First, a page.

Banning snacks at the checkout works

RESEARCHERS carrying out an Up study have found that banning sweets, chocolate and crisps at supermarket checkouts appears to stop unhealthy impulse buying by shoppers.

Using data from 30,000 households over a year period looked at before and after bans were introduced by six out of nine major supermarkets and it showed purchases fell immediately after the bans and the reduction continued while the policies were in place.

Ministers will soon consult on making it a mandatory ban in England. The nine supermarkets included in the study, which is published in PLOS Medicine, were Aldi, Asda, Co-op, Lidl, M&S, Morrisons, Sainsbury’s, Tesco and Waitrose.

Lead researcher Dr Jean Adams, from the University of Cambridge, says that although the study cannot prove a causal link, it suggests changing where products are displayed does alter consumer habits.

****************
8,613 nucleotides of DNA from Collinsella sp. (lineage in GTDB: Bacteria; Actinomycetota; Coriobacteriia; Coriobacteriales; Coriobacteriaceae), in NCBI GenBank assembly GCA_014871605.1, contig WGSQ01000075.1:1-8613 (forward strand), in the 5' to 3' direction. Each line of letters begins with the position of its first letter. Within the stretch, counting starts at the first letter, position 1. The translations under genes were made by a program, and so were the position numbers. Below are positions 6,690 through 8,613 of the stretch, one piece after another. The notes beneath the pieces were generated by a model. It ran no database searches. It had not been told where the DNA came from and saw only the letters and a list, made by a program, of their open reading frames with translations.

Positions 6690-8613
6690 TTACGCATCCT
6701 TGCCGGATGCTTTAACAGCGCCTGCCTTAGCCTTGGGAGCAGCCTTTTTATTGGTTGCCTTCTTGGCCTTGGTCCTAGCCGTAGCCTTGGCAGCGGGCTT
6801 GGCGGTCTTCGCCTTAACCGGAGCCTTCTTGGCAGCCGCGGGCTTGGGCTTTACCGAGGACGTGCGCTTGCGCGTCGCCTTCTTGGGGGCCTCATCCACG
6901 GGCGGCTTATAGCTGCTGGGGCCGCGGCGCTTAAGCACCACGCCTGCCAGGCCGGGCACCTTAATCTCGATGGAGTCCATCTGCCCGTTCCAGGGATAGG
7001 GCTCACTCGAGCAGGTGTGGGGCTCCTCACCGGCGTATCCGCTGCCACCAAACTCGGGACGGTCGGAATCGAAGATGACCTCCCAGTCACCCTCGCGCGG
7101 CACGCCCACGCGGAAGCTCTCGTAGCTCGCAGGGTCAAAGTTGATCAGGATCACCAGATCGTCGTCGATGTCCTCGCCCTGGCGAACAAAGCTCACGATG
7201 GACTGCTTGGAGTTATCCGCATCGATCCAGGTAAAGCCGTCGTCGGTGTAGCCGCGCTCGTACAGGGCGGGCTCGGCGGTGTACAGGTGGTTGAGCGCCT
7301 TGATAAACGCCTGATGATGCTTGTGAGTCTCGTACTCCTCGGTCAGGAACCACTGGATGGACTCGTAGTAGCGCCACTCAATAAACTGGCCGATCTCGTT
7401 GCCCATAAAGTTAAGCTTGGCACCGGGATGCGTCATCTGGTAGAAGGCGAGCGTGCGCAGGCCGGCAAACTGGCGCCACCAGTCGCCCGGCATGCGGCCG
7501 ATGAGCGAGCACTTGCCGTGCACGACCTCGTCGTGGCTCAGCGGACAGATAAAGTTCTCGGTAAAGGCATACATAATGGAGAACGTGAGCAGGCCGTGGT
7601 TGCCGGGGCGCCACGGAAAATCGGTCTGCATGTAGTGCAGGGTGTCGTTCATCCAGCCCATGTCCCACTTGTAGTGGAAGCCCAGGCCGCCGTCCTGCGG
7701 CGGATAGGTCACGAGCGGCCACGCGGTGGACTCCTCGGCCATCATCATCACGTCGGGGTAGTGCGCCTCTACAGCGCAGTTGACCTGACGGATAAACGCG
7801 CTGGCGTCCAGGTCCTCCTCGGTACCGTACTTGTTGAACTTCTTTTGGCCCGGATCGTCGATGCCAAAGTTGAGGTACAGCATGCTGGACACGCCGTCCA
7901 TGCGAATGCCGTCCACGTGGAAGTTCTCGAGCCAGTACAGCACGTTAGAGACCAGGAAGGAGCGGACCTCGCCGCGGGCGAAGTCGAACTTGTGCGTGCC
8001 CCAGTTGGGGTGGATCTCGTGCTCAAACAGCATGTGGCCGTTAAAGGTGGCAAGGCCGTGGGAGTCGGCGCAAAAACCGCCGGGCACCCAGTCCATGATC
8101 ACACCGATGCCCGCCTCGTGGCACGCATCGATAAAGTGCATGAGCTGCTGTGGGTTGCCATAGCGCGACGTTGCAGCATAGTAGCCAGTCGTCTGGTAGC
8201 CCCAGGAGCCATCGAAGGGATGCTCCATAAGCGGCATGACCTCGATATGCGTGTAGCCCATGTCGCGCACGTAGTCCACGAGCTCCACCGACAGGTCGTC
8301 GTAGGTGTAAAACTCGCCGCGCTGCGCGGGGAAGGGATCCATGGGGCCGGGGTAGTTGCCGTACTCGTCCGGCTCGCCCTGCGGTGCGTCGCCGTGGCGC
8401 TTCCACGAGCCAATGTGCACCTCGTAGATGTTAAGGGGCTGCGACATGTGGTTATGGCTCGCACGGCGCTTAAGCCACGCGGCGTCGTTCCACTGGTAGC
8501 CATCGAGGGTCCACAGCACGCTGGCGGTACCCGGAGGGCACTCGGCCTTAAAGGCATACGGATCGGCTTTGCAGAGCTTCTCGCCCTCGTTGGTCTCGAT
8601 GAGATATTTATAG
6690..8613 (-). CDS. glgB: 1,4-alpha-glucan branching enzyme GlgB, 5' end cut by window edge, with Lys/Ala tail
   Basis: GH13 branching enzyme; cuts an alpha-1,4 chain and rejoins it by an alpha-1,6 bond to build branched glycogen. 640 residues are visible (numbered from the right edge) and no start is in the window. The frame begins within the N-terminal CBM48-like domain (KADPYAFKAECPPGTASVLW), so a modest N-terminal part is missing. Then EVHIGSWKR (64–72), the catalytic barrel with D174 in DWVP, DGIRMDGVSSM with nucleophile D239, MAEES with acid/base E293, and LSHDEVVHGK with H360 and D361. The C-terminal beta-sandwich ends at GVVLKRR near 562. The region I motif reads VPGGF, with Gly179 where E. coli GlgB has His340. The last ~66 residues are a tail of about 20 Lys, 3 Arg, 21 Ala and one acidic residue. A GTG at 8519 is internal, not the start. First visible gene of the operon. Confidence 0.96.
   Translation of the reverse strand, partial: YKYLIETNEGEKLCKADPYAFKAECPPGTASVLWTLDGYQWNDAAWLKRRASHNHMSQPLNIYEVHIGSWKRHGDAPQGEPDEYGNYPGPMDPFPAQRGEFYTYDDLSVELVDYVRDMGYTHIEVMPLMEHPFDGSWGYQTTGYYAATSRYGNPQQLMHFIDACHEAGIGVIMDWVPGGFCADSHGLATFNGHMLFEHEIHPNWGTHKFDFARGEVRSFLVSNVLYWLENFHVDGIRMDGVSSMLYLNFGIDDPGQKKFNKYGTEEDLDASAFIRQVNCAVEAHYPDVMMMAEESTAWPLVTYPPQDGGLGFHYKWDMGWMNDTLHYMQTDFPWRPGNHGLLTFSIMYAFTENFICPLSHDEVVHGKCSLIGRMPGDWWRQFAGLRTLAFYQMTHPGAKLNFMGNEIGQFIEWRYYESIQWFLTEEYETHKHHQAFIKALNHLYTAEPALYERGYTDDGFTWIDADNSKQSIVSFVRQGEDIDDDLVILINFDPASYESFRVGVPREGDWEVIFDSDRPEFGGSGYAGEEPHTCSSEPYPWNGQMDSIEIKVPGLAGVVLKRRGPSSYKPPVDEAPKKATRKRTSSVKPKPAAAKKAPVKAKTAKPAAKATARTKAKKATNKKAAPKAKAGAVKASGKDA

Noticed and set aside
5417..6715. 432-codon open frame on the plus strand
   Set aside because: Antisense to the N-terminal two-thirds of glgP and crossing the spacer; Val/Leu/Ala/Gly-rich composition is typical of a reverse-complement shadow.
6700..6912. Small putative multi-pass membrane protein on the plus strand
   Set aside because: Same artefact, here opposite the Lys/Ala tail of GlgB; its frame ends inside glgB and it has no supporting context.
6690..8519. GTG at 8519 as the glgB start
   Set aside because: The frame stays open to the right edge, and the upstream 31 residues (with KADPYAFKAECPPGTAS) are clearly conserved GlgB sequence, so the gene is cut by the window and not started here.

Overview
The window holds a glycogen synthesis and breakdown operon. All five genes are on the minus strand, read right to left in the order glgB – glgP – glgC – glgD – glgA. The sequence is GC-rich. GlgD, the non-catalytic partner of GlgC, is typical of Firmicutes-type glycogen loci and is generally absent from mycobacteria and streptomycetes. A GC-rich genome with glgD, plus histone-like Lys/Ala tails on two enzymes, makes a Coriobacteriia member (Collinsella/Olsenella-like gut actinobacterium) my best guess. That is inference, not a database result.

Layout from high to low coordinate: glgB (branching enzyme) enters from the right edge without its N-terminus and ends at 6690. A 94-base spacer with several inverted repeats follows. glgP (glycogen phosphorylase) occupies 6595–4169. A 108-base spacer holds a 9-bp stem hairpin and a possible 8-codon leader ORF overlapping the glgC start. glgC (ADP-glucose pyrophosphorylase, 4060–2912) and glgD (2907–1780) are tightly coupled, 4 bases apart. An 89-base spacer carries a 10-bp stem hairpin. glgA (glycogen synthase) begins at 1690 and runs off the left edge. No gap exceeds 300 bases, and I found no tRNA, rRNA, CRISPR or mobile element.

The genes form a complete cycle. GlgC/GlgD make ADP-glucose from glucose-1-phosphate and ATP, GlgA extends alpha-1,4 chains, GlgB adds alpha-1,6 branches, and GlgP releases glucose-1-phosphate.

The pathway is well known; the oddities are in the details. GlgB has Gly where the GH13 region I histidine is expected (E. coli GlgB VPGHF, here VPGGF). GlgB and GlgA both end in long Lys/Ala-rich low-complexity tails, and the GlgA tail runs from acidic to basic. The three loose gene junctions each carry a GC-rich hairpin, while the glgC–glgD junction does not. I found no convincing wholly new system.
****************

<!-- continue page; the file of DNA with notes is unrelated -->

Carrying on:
She said: “It’s really heartening that small changes in supermarket layout could make such a difference and have an impact on people’s diets.”

Supermarkets have been accused of using “pester power” to sell food high in fat, salt or sugar by putting crisps, sweets and chocolates at the checkout for young children to see and then want.

The government’s ambition to end the promotion of unhealthy foods and drinks at checkouts is part of its strategy to halve childhood obesity in England in the next 12 years.

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